The one real surprise of the meet was when Naoto Hayasaka of Japan upset Rayderley Zapata of Spain for the gold medal on floor. Hayasaka had the higher D score, but floor is Zapata’s thing, and he killed it in qualifications, leading by four tenths going into the final. Both performed well on Saturday to get nearly identical execution scores, allowing Hayasaka’s difficulty to give him the edge.

Hayasaka walked away with the gold medal after scoring 15.433 to Zapata’s 15.166, which was good enough for silver. Zapata had several issues with his landings in today’s performance, which cut his E score down a little bit, but he did land his brand-new skill — a double front with one and a half twists — very well with just a slight hop back, so gold or not, it was still absolutely a success.

In the bronze medal position was Rok Klavora of Slovenia with a 14.9 for his expertly-performed routine, and his teammate Ziga Silc was right behind him in fourth with a 14.433. The rest of the routines in this final all went well for the most part, with Ukraine’s Igor Radivilov (Kysla’s new husband!) in fifth with a 14.4, Botond Kardos of Hungary in sixth with a 14.333, and Lukasz Borkowski of Poland and Andrej Korosteljev of Croatia tying for seventh with 13.966.

On pommels, Krisztian Berki showed once again why he is the master of this event, nailing his 6.7-difficulty routine for a 15.766 to easily win the gold over Hayasaka, who picked up silver with a 15. Robert Seligman of Croatia was just behind with a 14.833 for bronze, edging out Saso Bertoncelj of Slovenia, who finished fourth with a 14.8.

Rounding out the field, we saw Dmitrijs Trefilovs of Latvia in fifth with a 14.433, Zoltan Kallai of Hungary in sixth with a 14.266, Juho Kanerva of Finland in seventh with a 13.766, and Yusuke Saito of Japan in eighth with a 13.4.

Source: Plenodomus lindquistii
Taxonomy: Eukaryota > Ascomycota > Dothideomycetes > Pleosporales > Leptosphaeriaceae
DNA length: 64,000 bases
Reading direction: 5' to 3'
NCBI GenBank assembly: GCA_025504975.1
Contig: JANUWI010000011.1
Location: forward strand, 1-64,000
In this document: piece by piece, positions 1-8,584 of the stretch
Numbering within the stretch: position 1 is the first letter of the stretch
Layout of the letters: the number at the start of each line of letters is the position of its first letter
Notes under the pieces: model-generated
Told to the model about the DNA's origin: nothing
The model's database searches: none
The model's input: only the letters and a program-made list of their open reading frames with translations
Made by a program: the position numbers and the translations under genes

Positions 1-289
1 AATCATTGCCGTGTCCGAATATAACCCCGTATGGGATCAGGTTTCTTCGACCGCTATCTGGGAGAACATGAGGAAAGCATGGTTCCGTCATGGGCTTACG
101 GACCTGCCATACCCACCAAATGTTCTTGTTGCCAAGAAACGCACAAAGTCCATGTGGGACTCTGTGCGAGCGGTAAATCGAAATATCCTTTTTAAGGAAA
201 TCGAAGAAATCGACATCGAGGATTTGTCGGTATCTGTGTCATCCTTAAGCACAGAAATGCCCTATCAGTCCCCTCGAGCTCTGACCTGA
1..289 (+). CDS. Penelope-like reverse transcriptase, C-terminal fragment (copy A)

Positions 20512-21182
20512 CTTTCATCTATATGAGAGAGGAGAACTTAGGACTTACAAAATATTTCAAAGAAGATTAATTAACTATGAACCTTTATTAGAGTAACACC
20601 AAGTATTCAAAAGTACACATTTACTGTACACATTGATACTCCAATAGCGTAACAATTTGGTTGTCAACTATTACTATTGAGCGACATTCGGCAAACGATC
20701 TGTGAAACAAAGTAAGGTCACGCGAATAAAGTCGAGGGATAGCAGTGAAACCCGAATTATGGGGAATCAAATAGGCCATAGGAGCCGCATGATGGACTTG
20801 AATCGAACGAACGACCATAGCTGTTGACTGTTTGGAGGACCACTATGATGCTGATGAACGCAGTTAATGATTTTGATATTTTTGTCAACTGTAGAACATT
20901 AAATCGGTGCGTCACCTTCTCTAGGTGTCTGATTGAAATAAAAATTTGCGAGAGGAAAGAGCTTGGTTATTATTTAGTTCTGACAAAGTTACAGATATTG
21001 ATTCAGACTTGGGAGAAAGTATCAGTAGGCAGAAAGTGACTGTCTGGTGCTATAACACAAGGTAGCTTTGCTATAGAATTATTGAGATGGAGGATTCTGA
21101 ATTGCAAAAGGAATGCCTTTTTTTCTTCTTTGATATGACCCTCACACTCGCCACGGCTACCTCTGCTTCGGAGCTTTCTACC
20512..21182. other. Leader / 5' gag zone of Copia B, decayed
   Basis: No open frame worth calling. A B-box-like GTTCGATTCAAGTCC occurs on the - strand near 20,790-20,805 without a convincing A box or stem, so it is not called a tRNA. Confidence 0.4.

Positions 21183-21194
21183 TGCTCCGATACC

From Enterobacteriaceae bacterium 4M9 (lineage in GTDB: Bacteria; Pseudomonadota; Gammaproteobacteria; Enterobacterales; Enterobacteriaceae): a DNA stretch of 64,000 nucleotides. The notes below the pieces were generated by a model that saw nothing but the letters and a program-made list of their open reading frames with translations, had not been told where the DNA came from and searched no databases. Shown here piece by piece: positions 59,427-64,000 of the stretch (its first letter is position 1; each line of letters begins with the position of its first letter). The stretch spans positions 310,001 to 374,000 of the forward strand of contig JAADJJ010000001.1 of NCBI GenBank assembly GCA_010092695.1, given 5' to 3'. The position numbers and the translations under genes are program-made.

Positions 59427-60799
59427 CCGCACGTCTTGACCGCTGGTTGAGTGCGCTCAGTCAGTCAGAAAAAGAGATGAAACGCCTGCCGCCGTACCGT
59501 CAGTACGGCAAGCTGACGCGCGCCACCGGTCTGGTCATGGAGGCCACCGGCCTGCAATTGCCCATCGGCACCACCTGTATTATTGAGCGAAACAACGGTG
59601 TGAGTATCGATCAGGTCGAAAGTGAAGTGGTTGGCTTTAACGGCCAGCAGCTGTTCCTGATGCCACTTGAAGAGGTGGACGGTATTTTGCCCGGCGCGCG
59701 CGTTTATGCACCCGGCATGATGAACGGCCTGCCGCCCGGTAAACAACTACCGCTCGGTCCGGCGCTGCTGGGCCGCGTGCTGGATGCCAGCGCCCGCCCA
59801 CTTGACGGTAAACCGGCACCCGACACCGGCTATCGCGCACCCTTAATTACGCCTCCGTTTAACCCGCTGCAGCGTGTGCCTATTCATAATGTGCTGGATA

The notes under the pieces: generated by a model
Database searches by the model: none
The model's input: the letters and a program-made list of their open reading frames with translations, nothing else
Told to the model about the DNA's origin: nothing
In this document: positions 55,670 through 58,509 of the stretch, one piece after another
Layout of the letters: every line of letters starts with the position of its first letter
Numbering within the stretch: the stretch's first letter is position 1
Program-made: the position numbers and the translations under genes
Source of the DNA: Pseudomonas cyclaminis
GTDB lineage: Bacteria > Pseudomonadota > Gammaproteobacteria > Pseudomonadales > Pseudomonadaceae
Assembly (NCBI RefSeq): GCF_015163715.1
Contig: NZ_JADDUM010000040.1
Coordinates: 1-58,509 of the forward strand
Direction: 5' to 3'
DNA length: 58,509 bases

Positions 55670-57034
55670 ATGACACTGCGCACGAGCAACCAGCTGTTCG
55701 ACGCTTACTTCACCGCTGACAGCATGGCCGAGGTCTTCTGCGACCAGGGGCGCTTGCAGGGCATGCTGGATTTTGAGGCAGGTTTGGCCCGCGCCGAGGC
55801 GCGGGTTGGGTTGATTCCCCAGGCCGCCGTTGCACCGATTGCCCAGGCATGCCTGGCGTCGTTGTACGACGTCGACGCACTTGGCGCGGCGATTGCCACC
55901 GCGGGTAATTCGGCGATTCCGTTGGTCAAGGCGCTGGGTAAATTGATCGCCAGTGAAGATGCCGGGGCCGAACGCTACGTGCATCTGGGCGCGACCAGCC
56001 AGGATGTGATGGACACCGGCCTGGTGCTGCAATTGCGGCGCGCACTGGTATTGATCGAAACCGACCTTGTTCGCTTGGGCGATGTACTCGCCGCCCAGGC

Finally, on rings, Radivilov had the top score of 15.433, showing great control and clean skills to win the gold over Japan’s Yuya Kamoto, who had a 15.066 for silver. Nick Klessing of Germany won the tight race for bronze with a 14.533, followed by Rokas Guscinas of Lithuania in fourth with a 14.433, Nestor Abad of Spain in fifth with a 14.333, Saito in sixth with a 14.1, Tomi Tuuha of Finland in seventh with a 13.533, and Nils Dunkel of Germany in eighth with a 12.3.

In Sunday’s finals, Kovacs leads going into beam, and it’ll be interesting to see if she can repeat Friday’s performance, which was the best beam routine of her career. She normally struggles with nerves on this event, so if that happens, the race for gold will be wide open. On floor, Griesser led qualifications, but several others weren’t far behind, and if Böczögö and Little clean up after some of their qualification mistakes, they will be thrown into the medal mix as well.

For the men, the vault title will likely go to Radivilov by a wide margin, Kamoto is the biggest threat for the p-bars gold, and Andreas Bretschneider leads high bar with a great qualifications routine, though if he tries to spice things up with even higher difficulty in finals, Saito could be a threat.

Full results from everything that’s happened so far in Cottbus are avaiable here.

Article by Lauren Hopkins